• Single view of multiple applications and ability to handle transactions
  • Vertical application integration
  • Application Exposed to External Users
  • Application Server
  • Application Development tools

Process management

  • Portals for multiple constituents
  • Process Integration
  • Context Personalization
  • Collaboration tools

The reality, though, is that few such solutions are actually in production. This is due largely to the lack of commercially available solutions with sufficient breadth and depth of capabilities (e.g. breadth of services provided by portal, content management, and business process management technology, and depth of capabilities specifically designed for insurance applications and agents). In addition, insurers are taking a more strategic, "inside-out" approach to IT resources - that is, they are focusing first on consolidating and centralizing their information management before moving to a distributed environment. The insurance industry is actually in a good position relative to other "early adopting" sectors within financial services that moved very quickly using an outside-in strategy and are now often stuck with a nest of systems and stalled agent automation deployments.

Many organizations have tried to acquire at least some of the essential agent enablement capabilities by deploying portals, vertical insurance applications, CRM solutions, or ECM solutions, or by building insurance-specific portal and ECM functionality on top of other technologies to come up with agent enablement-like solutions.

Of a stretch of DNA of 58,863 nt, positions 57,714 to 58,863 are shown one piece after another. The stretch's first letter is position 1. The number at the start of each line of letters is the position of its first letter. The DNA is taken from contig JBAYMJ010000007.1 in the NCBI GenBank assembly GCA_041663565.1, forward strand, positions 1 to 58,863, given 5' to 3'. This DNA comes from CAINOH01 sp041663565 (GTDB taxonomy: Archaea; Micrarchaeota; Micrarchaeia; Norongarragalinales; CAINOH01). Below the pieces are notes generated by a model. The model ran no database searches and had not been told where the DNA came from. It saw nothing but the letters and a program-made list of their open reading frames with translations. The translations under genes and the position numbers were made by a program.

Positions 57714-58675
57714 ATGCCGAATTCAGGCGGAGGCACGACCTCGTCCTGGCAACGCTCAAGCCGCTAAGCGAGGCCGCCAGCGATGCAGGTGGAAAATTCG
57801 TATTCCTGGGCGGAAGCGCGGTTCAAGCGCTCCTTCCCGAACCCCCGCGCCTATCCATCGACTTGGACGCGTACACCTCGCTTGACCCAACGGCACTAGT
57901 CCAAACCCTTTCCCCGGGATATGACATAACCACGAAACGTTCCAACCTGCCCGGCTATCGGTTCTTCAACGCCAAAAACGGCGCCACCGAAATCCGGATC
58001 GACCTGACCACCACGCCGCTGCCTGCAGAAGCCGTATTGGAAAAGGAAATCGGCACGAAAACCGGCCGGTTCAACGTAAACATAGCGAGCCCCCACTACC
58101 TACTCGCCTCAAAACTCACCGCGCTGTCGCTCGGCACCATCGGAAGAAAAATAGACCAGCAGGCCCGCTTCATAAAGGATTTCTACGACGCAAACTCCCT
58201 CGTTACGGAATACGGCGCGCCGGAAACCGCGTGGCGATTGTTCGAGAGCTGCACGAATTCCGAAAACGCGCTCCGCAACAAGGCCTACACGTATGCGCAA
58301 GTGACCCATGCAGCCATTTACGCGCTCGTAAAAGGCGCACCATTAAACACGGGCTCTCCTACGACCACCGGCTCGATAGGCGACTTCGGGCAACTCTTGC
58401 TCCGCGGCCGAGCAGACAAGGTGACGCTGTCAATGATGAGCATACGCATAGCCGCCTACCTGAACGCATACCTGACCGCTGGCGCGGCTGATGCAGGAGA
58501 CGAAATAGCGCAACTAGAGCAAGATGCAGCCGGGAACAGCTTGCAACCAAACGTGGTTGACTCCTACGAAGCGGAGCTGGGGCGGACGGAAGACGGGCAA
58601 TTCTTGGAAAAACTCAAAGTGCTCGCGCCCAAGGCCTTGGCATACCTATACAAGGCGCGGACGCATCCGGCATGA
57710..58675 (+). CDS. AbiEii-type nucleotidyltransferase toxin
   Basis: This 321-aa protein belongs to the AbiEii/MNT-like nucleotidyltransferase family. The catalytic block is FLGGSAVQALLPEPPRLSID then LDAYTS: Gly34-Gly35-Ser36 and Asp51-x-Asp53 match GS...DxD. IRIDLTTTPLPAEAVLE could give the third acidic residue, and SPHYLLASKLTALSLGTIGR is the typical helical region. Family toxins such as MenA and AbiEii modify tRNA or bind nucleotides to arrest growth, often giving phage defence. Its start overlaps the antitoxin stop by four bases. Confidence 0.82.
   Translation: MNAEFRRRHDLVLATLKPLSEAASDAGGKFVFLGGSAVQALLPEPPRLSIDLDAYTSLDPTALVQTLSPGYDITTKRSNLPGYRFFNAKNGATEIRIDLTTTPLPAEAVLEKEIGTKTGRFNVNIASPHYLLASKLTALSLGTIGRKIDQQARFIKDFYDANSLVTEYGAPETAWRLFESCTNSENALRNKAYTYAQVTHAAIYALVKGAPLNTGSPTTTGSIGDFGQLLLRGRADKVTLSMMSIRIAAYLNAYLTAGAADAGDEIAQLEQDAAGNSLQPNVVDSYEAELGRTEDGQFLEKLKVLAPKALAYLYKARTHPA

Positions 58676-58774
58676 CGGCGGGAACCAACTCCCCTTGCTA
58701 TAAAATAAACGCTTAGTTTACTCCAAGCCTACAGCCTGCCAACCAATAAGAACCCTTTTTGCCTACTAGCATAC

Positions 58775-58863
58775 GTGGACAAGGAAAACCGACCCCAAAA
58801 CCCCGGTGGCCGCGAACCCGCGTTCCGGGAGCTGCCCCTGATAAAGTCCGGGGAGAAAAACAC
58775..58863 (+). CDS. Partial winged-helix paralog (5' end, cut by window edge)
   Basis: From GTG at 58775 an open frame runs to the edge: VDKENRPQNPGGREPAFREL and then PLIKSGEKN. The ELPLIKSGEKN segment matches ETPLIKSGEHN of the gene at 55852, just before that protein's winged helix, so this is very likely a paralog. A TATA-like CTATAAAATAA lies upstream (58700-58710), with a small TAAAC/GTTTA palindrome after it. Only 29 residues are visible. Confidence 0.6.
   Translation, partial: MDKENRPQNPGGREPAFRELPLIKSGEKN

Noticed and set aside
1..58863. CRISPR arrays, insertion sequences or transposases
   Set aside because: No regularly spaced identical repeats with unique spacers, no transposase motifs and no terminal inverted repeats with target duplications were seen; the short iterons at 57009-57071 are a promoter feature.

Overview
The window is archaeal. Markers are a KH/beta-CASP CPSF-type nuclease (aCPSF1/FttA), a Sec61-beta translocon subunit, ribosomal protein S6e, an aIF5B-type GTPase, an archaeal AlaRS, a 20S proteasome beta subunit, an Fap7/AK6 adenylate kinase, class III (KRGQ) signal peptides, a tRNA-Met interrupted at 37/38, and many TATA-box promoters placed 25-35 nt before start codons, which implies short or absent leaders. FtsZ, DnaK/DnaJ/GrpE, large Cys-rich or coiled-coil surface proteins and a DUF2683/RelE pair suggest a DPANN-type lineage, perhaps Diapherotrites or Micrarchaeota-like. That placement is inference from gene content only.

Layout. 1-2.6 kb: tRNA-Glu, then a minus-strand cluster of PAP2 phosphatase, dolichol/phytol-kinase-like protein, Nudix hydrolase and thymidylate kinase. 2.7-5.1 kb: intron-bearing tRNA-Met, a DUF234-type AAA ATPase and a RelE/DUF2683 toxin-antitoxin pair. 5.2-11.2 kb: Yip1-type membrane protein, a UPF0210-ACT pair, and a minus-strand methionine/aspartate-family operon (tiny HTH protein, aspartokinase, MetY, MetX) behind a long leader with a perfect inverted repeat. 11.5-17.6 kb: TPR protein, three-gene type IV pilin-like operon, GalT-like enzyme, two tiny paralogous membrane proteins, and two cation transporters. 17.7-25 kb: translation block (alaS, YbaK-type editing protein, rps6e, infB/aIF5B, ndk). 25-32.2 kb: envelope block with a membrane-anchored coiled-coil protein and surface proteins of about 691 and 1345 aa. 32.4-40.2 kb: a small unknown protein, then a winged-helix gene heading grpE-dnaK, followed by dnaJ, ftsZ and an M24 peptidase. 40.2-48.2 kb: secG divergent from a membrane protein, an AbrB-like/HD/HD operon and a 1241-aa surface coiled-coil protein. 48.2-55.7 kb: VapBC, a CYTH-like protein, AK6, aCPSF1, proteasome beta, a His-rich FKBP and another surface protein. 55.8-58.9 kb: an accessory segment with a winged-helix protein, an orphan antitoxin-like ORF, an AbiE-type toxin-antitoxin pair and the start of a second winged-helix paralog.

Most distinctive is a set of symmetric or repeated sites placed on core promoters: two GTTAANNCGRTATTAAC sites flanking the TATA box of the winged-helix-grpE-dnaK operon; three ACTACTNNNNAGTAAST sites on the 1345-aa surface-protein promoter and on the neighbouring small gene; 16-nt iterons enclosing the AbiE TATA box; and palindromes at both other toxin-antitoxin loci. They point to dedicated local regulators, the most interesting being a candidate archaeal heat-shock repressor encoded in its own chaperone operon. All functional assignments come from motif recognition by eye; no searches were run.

Portals allow firms to publish content and integrate with third-party syndicators, but have not done a good job of providing a single view of multiple applications and handling transactions, or of enabling internal, partner, and customer self-service, or of integrating across built, bought and heavily customized applications. And while a horizontal portal will allow connectivity with applications and content, it will not provide insurance-specific features-like insurance transactions, claims, or agent learning.

Insurance applications have good integration with their own product back ends and back-office environments, and good mid-range and mainframe integration. Because these solutions are designed for the insurance industry, they are more likely to be compatible with internal systems and the processes of executing transactions, as well as with some of the industry standards (e.g. ACORD XML). However, they are less good at integrating with multiple front and back ends from multiple vendors, using a proven production integration layer. Most insurers utilize insurance-specific applications for claims processing, enrollment, sales and customer service.